When we lost sight of the goal, we doubled the effort. – More democracy is good. Direct democracy is better. My democracy is the best. — Here the second of the two severe mis-receptions of the Enlightenment comes into the play. The emancipation of the individual started well. Increasingly, however, it begun to oscillate between hubris and burn-out. Hollywood blockbusters teach us that a small group of dedicated friends can save the world in the course of an afternoon and chill-out with pizza and beer in the evening. With great power comes great responsibility. However, if the powers are not that great as we thought and saving the world is not that easy, we may go on for a while tapping into our reservoirs until we burn out. Or we rely on the magic of self-organisation and blame it on the politicians, if this does not work either. The hubris of the individual does not accept anybody between itself and the decision. The mistrusted politicians, still willing to please the voter, embark on the idea, play it safe and strike back, they call the plebiscite a referendum and hide behind the vote of the majority. Accountability is lost in the process, missing in action. The invisible hand remains unobserved, no checks and balance and no critical eye.

The media once was a critical eye on society before it had to bow to audience ratings and bottom lines. Sex sells, and scandals, and emotions. A good story does not need to be true. Investigation, analysis and reflection fill pages but not cash resisters. In neoliberal times it is not a question of integrity, it is a question of survival. As the playwright Berthold Brecht puts it, first the grub, then the morals. The most pious man may not live in peace if he does not please his wicked neighbour, said the poet Friedrich Schiller. It is the power of context that rules not the logic of intentions and moral.

We had it all. If we do not want to lose it entirely, we may consider to re-learn democracy. And we should not fall into the trap again blaming it on the individual as a deficit of knowledge, attitude or will. We may call for the schools to educate the students well for democracy. Yet, it is rather a question of context which allows for learning and exercising democracy.

Where is the independent press? The commitment to transparency and accountability? The civic commitment of citizens to participation? It is not the app that grants direct access to the decision, it is the civic associations, clubs and societies that run themselves on democratic principles and provide an experience of democracy in action. They grant access to the debates where we do not press a button to vote, but where we are invited to argue to listen and speak on our own behalf. This is where we learn the process and understand what qualities people need to speak on behalf of others, to gain trust and show accountability. This is where we learn not to vote for the big mouth, but for the big heart.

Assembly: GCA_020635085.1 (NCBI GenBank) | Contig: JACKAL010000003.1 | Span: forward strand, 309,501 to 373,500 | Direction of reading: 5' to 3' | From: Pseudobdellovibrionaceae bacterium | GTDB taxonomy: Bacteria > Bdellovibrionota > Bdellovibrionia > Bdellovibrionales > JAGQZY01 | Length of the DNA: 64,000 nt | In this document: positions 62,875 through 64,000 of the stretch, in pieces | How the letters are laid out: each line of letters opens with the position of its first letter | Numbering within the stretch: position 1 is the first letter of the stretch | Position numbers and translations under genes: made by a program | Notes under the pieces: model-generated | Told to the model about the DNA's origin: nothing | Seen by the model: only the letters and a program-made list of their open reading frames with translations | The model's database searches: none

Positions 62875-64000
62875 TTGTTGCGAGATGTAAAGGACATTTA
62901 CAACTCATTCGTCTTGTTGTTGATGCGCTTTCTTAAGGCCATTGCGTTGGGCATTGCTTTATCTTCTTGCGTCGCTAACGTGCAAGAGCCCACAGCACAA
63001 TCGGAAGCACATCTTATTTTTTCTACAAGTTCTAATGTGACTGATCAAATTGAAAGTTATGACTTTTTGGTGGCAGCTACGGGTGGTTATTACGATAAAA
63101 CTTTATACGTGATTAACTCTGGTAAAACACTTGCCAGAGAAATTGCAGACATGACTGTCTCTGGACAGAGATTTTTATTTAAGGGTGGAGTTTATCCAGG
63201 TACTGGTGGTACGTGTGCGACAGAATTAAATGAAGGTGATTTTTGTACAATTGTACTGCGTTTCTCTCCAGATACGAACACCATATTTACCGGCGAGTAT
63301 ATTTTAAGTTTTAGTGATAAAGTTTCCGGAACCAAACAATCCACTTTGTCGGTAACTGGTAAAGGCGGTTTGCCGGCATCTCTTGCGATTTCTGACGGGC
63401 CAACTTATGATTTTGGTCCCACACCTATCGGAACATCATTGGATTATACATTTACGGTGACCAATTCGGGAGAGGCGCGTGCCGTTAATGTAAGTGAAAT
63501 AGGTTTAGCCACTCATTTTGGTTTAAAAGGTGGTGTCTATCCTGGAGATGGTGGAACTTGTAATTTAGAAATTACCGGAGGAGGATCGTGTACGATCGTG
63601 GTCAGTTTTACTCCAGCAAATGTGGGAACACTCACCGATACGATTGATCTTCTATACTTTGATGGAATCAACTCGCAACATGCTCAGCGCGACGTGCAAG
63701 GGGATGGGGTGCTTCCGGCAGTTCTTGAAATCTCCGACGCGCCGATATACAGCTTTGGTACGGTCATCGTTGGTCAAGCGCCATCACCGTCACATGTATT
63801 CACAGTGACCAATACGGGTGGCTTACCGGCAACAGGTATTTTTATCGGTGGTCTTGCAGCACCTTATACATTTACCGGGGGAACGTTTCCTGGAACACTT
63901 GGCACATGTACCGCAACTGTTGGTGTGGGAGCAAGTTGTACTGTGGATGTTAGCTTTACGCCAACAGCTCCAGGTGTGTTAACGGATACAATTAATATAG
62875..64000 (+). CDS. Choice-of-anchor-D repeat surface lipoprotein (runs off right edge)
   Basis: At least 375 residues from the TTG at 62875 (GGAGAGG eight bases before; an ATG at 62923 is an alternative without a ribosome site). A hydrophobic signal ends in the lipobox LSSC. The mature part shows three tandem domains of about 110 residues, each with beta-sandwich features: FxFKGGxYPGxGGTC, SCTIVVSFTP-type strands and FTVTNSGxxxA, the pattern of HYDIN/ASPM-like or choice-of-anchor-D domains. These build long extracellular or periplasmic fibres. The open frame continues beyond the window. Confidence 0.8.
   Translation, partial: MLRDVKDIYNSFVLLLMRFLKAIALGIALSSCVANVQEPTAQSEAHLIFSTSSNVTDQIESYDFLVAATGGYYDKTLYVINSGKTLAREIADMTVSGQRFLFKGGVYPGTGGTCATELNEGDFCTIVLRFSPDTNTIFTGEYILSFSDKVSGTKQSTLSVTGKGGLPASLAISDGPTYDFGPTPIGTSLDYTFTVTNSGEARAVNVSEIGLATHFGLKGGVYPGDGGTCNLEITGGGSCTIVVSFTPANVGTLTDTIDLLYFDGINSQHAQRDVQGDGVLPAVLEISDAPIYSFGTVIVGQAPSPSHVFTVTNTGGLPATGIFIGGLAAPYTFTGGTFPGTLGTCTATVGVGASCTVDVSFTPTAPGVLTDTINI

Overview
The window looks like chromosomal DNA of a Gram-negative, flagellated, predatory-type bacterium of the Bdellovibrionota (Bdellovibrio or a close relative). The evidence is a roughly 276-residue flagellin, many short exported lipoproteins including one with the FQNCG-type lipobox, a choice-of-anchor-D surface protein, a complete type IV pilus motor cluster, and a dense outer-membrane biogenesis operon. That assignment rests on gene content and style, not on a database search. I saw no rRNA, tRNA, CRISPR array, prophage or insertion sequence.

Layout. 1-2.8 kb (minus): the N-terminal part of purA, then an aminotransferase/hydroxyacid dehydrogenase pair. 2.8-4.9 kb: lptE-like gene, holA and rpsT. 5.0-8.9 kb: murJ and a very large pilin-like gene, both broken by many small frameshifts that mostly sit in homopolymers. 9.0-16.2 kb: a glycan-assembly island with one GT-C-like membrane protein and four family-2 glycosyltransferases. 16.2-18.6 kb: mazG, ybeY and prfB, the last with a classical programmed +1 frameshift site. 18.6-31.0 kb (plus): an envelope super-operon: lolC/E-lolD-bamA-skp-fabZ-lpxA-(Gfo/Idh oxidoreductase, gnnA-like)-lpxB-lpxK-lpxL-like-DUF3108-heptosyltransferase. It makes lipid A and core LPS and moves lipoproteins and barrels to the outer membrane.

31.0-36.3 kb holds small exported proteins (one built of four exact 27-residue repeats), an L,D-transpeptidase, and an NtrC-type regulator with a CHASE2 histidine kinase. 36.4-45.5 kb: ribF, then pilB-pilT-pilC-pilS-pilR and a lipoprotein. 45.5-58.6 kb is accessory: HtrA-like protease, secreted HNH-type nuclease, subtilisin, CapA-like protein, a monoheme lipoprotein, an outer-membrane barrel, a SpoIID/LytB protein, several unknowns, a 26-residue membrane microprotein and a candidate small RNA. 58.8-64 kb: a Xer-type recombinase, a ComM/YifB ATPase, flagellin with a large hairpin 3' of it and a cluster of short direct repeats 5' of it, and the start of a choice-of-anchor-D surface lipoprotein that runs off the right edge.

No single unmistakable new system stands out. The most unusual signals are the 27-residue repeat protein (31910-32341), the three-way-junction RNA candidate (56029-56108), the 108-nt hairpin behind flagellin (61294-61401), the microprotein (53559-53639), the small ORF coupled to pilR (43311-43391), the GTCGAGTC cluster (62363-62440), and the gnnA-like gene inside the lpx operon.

Organisations are one of the greatest advances in the process of civilisation. They have the power to combine the individual efforts to gain something that is more than the sum of its parts. Organisations are not the opposite of self-organisation they are the result of organising activities. They can be organised for good or bad. They provide processes and structures for desirable practices, in business, in politics and all walks of life. We can organise for democracy, for democratic practices in management and administration, for participation in taking decisions, in being accountable and bearing consequences. We can organise for desirable democratic practices. We can organise for learning democracy and learning democracies.

Democracy is not the end of history. This would turn democracy into the idol of democratism and sometimes it seems as if this had already happened, not everywhere, not always, yet, we need to remember that we had organised for democracy, and as we can improve and innovate organisations we can improve, innovate and change democracies.

We can – and we have to – if we want this profoundly human political order to meet the challenges of the 21st century. And we shall remember that democracy is not for pleasing the individual’s ego it is for pursuing the common good, it is for majorities caring for minorities, the strong and bright caring for those in need.

Once upon a time, even though democracy was imperfect, it was ours. This century requires us to take up learning, and practicing, the lessons of democracy and participate in creating a better society and a better future, together. To give up learning is to fail. Let us instead succeed by re-learning democracy and re-learning how to learn, so that we may develop better answers than autocracy or ochlocracy to the questions of governing the Anthropocene.